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About the AIRC

Academic Title Assistant Professor
Primary
Appointment
Advanced Imaging Research Center
Secondary Appointment Biochemistry
School Graduate School of Biomedical Sciences
Degree Program Biological Chemistry
Non-degree Program STARS
SURF

D. Gomika Udugamasooriya, PhD

Research Overview
The development of early detection strategies, efficaous treatments, and reliable monitoring methods are major challenges in oncology. Many of the conventional methods used to detect and treat cancer have only generated limited results due to the complexity of the disease as well as un-optimized and non-specific activity of current diagnostic and therapeutic agents. A meaningful impact on cancer screening, staging, and treatment is not likely to occur until the affinity and specificity of these agents for cancer cells are increased significantly over that of normal cells. To overcome this problem, my lab aims to develop and evaluate high affinity and specific multi-site binding peptidomimetic ligands for cancer cells via a genome-wide target search as well as an unbiased selection approach. Identified ligands can later be used as therapeutic agents as well as imaging agent carriers in the clinic. We also focus on developing better contrast agents through combinatorial approaches.

The main approaches use in my lab achieving these goals are:

  1. Explore biologically amenable novel classes of peptidomimetics (in particular peptoids) and develop diverse set of chemical libraries with millions of permutations.
  2. Identify best candidates out of these combinatorial libraries. We have already developed an on-bead two-color cell screening technology that allows direct identification of highly specific ligands. These novel compounds will be indentified through 2 basic approaches:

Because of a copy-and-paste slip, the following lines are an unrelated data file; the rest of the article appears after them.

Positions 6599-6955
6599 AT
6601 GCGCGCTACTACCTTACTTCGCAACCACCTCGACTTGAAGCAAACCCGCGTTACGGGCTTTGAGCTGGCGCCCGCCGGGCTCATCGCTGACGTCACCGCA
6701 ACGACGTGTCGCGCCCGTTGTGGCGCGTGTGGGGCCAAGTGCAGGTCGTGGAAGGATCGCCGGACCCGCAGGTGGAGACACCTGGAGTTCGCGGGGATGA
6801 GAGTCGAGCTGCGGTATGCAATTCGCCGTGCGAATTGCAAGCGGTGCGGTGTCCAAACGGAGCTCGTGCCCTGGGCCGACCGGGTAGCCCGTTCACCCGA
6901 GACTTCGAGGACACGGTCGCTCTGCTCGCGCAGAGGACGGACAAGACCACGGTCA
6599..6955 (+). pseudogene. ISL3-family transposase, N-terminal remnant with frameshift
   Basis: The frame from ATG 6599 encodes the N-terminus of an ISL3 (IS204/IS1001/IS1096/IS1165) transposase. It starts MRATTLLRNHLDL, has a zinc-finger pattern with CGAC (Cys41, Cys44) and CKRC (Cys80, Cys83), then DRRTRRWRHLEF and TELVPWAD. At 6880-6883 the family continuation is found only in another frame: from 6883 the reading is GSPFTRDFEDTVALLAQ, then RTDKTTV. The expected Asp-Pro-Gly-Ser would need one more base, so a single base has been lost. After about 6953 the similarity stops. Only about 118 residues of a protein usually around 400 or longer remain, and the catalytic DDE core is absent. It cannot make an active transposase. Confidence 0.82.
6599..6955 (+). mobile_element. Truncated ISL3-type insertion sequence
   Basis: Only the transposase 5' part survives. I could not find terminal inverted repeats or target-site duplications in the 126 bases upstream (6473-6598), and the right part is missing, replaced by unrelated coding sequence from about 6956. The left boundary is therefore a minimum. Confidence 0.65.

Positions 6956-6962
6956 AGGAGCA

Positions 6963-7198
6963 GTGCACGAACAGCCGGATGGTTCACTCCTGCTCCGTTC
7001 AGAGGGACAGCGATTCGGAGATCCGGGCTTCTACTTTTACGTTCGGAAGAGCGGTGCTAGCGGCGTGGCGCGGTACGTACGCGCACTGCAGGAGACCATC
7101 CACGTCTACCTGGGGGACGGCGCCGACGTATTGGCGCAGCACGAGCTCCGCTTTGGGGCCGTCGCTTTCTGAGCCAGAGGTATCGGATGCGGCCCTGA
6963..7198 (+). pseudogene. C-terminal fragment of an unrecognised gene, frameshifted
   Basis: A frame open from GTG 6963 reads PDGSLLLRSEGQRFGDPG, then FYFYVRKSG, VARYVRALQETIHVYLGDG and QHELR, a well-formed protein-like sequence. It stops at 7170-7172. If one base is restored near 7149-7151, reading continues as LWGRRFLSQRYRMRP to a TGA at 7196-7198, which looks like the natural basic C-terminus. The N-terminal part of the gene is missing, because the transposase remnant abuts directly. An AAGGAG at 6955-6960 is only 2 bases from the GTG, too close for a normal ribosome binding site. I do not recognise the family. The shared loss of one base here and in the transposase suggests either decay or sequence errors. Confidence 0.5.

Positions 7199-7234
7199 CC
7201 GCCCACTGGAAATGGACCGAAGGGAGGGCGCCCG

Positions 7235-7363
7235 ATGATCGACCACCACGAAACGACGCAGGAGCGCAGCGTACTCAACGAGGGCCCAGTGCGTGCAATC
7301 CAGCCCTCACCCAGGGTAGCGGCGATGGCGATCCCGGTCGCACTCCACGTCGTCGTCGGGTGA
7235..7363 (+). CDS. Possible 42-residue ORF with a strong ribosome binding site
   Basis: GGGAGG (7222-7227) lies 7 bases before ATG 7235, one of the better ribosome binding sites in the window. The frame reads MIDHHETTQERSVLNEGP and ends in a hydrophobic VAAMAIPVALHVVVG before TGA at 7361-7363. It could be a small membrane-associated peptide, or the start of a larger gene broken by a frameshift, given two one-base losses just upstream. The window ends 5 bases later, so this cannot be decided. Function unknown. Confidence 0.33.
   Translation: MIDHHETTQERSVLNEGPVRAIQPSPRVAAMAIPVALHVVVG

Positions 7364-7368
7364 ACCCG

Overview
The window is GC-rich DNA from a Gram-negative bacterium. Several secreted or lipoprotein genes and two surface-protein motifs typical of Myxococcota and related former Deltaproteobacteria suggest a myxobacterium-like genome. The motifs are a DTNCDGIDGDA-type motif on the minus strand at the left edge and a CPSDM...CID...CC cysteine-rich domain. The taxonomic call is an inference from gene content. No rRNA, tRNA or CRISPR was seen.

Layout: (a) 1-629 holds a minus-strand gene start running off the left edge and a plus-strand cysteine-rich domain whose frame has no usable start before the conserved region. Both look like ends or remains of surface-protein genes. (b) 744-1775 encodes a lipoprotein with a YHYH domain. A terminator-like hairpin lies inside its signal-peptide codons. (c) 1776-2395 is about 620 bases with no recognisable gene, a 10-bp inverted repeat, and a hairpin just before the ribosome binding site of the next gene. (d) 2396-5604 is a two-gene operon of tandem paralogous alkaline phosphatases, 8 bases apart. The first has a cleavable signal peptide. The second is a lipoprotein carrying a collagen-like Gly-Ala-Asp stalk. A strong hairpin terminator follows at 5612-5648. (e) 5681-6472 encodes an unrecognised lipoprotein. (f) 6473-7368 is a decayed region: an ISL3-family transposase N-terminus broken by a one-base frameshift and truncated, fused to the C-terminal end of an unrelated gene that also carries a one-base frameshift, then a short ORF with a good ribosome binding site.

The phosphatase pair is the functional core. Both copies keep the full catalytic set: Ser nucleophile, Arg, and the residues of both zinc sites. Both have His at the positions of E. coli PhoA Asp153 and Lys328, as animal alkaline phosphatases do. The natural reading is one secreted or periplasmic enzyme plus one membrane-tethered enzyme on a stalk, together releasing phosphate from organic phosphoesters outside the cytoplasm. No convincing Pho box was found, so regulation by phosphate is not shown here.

1. Targeting known cancer cell surface receptors (selected using the genome-wide m-RNA/protein expression data base available on campus),
    2. Through unbiased selection (targeting both known and unknown biomarkers on cancer cell surface over normal cells).
  3. Further develop/optimize those lead compounds (multimerizations, minimum phramacophore identifications, further improvements via various structural modifications).
  4. Validate binding, therapeutic and imaging agent delivering potentials of those lead compounds.
  5. Apply combinatorial principles to study, identify and further optimize novel contrast agents for MRI and PET imaging applications.

This lead compound development process is compliant with many cancer types such as lung, breast, prostate etc., developing global set of tools to detect, monitor and treat cancer, leading to develop personalized medication systems in the future. Combinatorial and parallel solid phase synthesis, on-bead cell screen, cell binding and functional assays and targeted imaging are some of the main techniques used in my lab. Overall, these projects cover chemical synthesis to biological investigation and ultimately address both diagnostics and therapeutic aspects of cancer medicine. This offers students/ fellows a unique opportunity to learn the "development" as well as the "application" sides of lead compound evolution process in a true chemical biology environment.

Contact email: gomika.ugudama@utsouthwestern.edu

Research Interests

Peptidomimetics (in particular peptoids) development Combinatorial synthesis and cell screen
Cancer therapy-diagnostic tool development - "Theranostics" Novel contrast agent development
Personalized medicine